Remote Graphics and the Professional CAD Workstation, Part 4: Sustainability
We’re talking about remote graphics in this series. We’ve outlined the potential benefits for CAD users, the reduced hardware costs and the security advantages. This post will wrap up this discussion with some details about sustainability as well as some final comments.
Remote Graphics = Greener and More Sustainable
Ever notice the noise and heat in an office with just 5-10 CAD workstations? Imagine a big CAD firm running 100 workstations? Using remote graphics you replace the energy-hungry, heat-producing, noise-polluting workstations with quiet, cool thin zero clients. That translates to reduced AC costs and reduced stress in the workplace. Moreover since you can now use one rack-mounted workstation/graphics card for every 4 workers, you also reduce overall power consumption and costs. That is what sustainability is all about.
What About Microsoft’s RemoteFX?
You would think that with all of the marketing hype around RemoteFX (e.g., the FirePro 7900P/9800P and Nvidia Quadro/Tesla), that this would be a great solution for the CAD user — with claims of support for up to 25 users! But alas, this is not a CAD solution. Because the RemoteFX 3D display adapter driver in the virtual desktop is based on DirectX, it will not support OpenGL or OpenCL, so that eliminates most professional CAD/CAE applications. Even for the AutoDesk DirectX-accelerated apps, the hypervisor creates a virtual graphics driver. This means there are none of the CAD-specific optimizations typical in certified FirePro or Quadro drivers.
So while a great solution for general office use, full-motion video and very basic DirectX 3D apps, RemoteFX is not a viable solution for the professional CAD 2D or 3D market.
Remote Graphics Will Not Replace Your High-End Professional Workstation — Yet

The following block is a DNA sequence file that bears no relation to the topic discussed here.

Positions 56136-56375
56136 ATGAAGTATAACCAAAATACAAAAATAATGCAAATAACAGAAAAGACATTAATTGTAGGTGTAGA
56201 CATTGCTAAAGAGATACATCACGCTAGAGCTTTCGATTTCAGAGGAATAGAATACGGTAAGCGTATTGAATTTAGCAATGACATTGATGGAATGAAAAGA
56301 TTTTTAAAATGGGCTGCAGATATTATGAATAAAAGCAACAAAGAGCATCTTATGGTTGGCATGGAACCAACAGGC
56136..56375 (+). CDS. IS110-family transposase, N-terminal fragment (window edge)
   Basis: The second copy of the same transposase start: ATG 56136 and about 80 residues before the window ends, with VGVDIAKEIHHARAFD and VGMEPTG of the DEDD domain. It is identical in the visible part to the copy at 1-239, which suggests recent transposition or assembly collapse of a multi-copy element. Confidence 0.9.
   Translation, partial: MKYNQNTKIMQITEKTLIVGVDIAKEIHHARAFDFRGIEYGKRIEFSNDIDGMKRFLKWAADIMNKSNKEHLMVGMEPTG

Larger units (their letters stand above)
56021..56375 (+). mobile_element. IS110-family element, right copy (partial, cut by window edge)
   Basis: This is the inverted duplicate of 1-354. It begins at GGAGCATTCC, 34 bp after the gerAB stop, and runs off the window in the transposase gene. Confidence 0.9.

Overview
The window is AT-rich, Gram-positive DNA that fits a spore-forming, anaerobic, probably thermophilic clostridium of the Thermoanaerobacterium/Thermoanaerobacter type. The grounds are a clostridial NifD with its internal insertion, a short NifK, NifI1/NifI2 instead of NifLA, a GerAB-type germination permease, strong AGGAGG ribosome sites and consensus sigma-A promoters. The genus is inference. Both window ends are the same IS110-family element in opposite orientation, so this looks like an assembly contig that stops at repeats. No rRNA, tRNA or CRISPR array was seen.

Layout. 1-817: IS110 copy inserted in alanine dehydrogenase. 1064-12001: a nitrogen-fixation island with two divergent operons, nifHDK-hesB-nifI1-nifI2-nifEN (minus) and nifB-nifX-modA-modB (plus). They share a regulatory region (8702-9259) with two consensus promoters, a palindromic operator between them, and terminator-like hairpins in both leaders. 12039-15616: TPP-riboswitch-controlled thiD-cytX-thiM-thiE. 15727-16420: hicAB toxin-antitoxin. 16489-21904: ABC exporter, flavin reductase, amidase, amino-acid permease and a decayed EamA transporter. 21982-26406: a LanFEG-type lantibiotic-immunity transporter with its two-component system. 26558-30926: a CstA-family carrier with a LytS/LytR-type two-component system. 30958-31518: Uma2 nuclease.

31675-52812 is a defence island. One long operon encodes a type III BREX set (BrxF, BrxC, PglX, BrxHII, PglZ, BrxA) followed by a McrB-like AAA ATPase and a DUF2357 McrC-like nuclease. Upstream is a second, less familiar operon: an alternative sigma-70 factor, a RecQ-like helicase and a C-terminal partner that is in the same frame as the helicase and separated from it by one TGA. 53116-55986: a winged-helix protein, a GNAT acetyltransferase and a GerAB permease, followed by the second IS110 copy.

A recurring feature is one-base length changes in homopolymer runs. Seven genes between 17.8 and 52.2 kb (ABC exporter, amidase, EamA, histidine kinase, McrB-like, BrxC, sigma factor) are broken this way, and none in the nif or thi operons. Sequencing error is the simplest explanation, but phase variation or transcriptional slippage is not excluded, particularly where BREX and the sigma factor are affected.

I started this blog with somewhat of a strawman idea about using remote graphics to replace professional CAD workstations.
The real question is not if you should replace all of your high end workstations, but rather to examine when and where it makes economic and performance sense.
For the true CAD power user, remote graphics is not there yet in terms of matching performance with a dedicated local workstation with a top-of-the-line FirePro or Quadro-based graphics card.
But for users working on 2D drawings or moderate complexity 3D models:
- If you are a large company about to install new workstations or replace end-of-life existing workstations, you should carefully look at remote graphics as a way to significantly reduce costs and improve the ambient work environment.
- If you have real IP security issues where you need to tightly control what CAD information leaves the office, then PCoIP hardware on the remote graphics card and the zero client translates to heightened security for all users. For the user who works with moderately complex CAD, a 1:1 remote graphics setup will not save costs, but it will increase security.
Author: Tony DeYoung